Extranet Lockout in ADFS 2016–require PDC

You know in ADFS on Windows Server 2012 R2, when you enable the “Extranet Lockout” feature for Web Application Proxies and a user’s password is verified, the PDC emulator for the authoritative domain is contacted, to verify it?

Lu Zhao blogged about this in her blog: https://blogs.msdn.microsoft.com/luzhao1/2015/06/24/demystify-extranet-lockout-feature-in-ad-fs-3-0/

In essence, in order to determine whether to extranet-lockout a user, the badPwdCount attribute for the user is determined – by asking the PDC for the value, as the authoritative source. In case ADFS can’t connect to the PDC (firewalls, routing are in the way), ADFS fails and user authentication is not completed.

Lu promised they are looking at changing that feature, to allow for a “local DC” fallback, in case the PDC isn’t available.

It looks like Microsoft delivered on their promise – at least judging from what we can see in ADFS in Windows Server 2016 TP4. My friend Thomas (http://setspn.blogspot.de/) did some investigations – and it looks like there’s a new property that one can set in ADFS 2016:


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Modern Access Control Policies for Office 365 Relying Party

So I have been playing with ADFS on Windows Server 2016 TP4, to discover new functionality and features. One of the things I really like is the ability to assign Access Control Policies now – and the Rule Editor behind it. These policies are found in the new “Access Control Policies” node in the AD FS management console.

The idea is that you configure Access Control Policies, that reflect your security requirements, and later assign them to applications. Depending on the security requirements, you would assign the application to one of your Access Control Policies – stricter or less strict, with MFA, without MFA.

When you need to change your security policies and need to touch the Access Control Policy, it will automatically be changed for all applications that have the policy assigned. No need to touch multiple Relying Parties or applications any more.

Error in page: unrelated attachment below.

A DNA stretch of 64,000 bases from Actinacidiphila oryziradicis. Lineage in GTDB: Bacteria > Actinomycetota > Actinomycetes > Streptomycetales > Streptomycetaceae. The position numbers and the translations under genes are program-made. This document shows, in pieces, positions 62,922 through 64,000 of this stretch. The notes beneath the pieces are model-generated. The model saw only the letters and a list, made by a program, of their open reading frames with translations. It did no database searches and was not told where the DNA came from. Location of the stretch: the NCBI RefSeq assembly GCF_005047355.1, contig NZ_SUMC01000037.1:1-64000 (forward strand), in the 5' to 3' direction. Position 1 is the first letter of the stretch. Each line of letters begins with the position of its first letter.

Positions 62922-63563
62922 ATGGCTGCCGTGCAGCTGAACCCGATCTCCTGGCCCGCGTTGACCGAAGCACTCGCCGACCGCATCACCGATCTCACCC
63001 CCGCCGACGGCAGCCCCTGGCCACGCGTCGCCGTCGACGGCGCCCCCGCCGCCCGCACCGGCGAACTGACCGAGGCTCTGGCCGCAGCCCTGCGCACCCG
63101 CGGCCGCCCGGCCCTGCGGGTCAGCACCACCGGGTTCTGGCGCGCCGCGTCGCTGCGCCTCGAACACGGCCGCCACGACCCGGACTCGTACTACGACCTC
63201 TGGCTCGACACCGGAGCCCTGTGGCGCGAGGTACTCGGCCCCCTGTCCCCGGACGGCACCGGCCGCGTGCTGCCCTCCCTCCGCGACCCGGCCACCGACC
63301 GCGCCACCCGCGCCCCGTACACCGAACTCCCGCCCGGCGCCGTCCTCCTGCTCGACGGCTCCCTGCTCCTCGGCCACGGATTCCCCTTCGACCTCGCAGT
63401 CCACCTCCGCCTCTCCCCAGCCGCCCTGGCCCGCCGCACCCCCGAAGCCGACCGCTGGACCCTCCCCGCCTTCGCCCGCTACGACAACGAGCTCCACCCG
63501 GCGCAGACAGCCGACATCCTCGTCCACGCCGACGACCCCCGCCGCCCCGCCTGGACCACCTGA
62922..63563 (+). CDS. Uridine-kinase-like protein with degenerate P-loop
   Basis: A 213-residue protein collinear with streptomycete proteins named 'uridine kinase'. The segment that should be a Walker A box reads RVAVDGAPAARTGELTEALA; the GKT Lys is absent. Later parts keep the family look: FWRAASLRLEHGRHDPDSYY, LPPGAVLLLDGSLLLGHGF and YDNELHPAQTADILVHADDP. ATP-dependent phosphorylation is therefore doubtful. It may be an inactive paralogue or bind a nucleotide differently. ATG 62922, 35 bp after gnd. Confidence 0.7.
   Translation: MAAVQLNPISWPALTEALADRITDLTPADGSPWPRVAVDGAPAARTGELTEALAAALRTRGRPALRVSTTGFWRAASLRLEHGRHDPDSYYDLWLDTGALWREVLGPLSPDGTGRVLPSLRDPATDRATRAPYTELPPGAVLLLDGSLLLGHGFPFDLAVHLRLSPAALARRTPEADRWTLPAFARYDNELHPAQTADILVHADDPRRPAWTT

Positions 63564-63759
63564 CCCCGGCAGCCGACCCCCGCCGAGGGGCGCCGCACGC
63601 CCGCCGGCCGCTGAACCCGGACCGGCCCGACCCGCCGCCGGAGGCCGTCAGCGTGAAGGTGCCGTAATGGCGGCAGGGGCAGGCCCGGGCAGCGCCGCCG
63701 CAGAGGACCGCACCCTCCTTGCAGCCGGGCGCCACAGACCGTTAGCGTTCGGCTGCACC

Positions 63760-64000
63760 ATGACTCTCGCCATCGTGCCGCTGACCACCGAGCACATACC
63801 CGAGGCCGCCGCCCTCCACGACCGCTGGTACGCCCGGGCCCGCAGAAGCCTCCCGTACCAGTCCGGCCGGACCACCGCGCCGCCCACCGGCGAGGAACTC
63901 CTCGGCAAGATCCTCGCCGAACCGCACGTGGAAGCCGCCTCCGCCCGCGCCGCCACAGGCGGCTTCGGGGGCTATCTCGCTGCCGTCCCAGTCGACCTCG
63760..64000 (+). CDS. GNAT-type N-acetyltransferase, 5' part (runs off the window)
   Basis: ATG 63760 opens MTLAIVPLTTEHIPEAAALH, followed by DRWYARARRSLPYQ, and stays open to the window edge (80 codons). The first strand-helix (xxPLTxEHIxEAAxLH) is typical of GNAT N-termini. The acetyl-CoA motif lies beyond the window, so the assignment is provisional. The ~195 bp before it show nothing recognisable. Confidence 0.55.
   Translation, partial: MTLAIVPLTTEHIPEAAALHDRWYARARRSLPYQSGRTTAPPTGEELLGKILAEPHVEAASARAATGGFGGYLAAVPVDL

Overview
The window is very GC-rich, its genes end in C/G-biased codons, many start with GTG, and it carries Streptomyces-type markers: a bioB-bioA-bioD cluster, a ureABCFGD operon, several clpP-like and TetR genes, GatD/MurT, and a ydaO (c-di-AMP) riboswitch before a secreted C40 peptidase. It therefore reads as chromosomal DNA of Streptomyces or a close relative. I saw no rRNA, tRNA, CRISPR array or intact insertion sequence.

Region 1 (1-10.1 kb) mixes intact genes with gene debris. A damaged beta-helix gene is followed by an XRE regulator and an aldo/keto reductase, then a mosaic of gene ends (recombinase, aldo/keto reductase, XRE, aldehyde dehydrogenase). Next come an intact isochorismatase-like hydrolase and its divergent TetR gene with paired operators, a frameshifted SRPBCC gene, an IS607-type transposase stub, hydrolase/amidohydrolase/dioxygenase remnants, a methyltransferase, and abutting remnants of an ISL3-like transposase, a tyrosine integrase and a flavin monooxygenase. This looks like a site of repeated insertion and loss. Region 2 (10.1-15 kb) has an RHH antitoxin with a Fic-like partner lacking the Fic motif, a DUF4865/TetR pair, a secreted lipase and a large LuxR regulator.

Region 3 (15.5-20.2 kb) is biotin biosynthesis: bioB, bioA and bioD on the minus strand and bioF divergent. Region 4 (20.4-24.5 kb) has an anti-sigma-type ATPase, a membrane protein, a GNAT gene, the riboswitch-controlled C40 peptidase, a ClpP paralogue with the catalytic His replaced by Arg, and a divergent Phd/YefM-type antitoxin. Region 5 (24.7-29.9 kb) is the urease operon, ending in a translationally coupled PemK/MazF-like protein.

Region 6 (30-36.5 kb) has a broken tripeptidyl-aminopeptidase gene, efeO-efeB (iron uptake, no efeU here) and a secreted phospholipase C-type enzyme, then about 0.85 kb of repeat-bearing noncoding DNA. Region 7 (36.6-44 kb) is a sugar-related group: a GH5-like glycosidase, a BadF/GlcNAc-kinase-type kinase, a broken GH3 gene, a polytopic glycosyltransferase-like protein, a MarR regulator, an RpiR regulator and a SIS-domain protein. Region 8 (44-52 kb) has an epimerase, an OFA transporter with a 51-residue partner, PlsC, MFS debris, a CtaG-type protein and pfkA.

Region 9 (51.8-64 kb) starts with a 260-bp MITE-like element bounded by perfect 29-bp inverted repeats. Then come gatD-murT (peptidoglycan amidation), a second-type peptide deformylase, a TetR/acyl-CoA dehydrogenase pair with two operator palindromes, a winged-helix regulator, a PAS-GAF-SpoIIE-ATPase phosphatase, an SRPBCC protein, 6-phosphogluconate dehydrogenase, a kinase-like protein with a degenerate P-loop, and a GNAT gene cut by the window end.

Microsoft delivers a number of Access Control Policies out of the box:


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Change in Supportability for WID-based ADFS farms

In case you didn’t notice, Microsoft changed the Supportability statement around ADFS farms that run on a Windows Internal Database (WID) backend.

Previously, WID-based ADFS farms were limited in support for the amount of ADFS servers you could run and the maximum number of Relying Parties you could register.

  • A maximum of 5 ADFS Servers, if you are running more than 10 Relying Parties.
  • A maxiumum of 5 Relying Parties, if you are running more than 5 ADFS servers (max 10).

pretty narrow – and limiting in the way you can build ADFS farms in WID. Microsoft were taking it on the safe side, to ensure you do the right thing and design your critical ADFS farm on SQL – which pretty much endlessly scales, should you need additional capacity.

There is also SQL Server support for additional features, that today cannot be used with WID-based farms:

  • Token Replay Detection
  • SAML Artifact resolution

Now – Microsoft reviewed their supportability statement and tested how far they could go with WID. Apparently, they found WID could be pushed a lot further than initially allowed, while keeping performance and WID replication intact. The new limits for WID-based ADFS farms are:

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